Washing your face is as simple as using soap and water, right?
Not quite, dermatologists say. How you wash your face can make a difference in your appearance.
“It’s important for people to treat the face with care. Never scrub the skin or use harsh products as doing so irritates the skin, which makes skin look worse,” said Thomas E Rohrer, MD, FAAD, a board-certified dermatologist in private practice in Chestnut Hill, Mass.
Face washing tips from the pros
For healthier-looking skin, Dr Rohrer recommends people follow these tips to keep their faces looking healthy.
1) Use a gentle, non-abrasive cleanser that does not contain alcohol.
2) Wet your face with lukewarm water and use your fingertips to apply cleanser. Using a washcloth, mesh sponge or anything other than your fingertips can irritate your skin.
3) Resist the temptation to scrub your skin because scrubbing irritates the skin.
4) Rinse with lukewarm water and pat dry with a soft towel.
5) Apply moisturizer if your skin is dry or itchy. Be gentle when applying any cream around your eyes so you do not pull too hard on this delicate skin.
6) Limit washing to twice a day and after sweating. Wash your face once in the morning and once at night, as well as after sweating heavily. Perspiration, especially when wearing a hat or helmet, irritates the skin. Wash your skin as soon as possible after sweating.
The American Academy of Dermatology adds that, during puberty — and especially if they’re dealing with acne — kids should wash their faces twice a day with warm water together with a mild cleanser, which works like soap but is gentler so it doesn’t dry it out.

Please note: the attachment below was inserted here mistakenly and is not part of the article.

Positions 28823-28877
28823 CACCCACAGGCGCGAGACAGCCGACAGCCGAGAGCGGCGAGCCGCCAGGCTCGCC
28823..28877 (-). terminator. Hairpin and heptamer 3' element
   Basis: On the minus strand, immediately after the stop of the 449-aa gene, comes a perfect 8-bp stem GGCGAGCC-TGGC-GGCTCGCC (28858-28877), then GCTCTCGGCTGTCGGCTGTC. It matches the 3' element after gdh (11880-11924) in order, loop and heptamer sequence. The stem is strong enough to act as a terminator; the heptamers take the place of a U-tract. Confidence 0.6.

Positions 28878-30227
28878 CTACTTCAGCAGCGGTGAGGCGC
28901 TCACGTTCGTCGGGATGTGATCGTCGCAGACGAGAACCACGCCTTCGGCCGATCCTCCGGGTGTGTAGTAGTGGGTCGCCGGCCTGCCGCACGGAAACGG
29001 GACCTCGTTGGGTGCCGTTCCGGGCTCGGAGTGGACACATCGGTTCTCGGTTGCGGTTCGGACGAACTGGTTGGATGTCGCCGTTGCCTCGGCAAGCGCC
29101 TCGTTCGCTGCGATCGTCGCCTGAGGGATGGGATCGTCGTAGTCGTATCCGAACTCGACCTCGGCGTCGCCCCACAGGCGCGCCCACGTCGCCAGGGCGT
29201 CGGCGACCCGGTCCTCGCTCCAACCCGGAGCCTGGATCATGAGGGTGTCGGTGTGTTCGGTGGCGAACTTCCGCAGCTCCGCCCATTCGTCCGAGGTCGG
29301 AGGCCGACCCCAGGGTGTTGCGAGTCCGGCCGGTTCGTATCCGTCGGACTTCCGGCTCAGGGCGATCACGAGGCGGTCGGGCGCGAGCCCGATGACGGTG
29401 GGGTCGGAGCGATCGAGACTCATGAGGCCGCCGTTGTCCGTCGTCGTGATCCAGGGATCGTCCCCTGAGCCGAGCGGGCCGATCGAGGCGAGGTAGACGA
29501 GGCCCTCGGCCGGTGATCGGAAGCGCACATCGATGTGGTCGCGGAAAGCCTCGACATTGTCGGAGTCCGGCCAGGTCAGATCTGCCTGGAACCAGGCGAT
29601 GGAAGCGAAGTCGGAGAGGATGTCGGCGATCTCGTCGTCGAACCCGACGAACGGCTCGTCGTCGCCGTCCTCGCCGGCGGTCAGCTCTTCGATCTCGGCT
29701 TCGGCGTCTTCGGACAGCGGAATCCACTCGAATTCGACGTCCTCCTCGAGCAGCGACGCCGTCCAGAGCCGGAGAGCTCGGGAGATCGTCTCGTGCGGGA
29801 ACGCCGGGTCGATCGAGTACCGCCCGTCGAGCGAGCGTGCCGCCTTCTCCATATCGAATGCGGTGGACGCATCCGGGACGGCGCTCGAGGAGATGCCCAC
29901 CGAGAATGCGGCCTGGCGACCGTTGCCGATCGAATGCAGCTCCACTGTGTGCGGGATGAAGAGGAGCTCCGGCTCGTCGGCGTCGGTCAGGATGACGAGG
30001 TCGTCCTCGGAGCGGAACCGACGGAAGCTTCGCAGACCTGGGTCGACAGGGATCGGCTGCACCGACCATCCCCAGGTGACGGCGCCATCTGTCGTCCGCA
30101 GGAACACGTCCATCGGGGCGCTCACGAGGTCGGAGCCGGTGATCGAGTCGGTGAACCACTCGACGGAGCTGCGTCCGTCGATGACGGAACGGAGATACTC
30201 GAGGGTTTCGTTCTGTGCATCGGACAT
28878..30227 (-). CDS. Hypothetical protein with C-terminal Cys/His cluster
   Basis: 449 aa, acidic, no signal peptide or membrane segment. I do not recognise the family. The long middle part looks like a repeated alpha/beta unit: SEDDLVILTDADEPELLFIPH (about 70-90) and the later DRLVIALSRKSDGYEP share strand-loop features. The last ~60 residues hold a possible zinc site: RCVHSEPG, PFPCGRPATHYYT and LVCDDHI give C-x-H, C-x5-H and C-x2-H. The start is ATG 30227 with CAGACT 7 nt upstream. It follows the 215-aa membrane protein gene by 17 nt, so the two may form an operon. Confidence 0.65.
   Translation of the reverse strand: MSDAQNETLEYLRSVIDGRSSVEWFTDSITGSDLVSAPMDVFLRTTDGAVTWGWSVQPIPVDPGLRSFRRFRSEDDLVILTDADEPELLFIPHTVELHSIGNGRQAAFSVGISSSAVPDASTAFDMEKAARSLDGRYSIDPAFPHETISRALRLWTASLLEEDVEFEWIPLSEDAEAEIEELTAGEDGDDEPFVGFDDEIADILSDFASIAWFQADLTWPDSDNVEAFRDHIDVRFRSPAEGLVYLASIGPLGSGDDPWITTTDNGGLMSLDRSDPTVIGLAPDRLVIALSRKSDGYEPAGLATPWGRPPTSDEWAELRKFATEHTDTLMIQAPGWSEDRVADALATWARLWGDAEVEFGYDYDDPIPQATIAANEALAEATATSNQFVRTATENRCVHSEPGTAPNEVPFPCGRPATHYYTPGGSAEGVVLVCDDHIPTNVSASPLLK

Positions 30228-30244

Skip the oil cleansing method
Hype for a new trend in skin care called the “oil cleansing method” (OCM) is making the rounds.
The scientific-sounding theory behind OCM is the “like dissolves like” premise — that because the face produces oil, then applying natural oils to the face should clean facial skin better than soap and water.
While it might sound logical to some, a skin expert at the University of Cincinnati (UC) says the method could exacerbate preexisting skin conditions, such as acne.
“Oil is not something dangerous to use on your face, but if you are prone to breakouts, it’s something I would avoid,” says Emily Moosbrugger, MD, a UC Health dermatologist, who adds that oil can potentially clog pores, not clean them.
Of course, a few cosmetic manufacturers are already capitalizing on the OCM trend, but it’s being touted more by word of mouth and online recipes, with the 2:1 mixture of castor oil, and some other type of vegetable-based oil, such as olive oil.
Although the majority of patients have an existing skin problem when they see a dermatologist, Moosbrugger says she advises face washing for the general population in the same way she does patients with problem skin.
“When we tell people how to wash their faces, we typically tell them to avoid harsh cleansers with alcohol, some of the antibacterial soaps, and heavily perfumed soaps,” she says. “We do recommend mild, water-based cleansers, but we do not recommend oil cleansing.”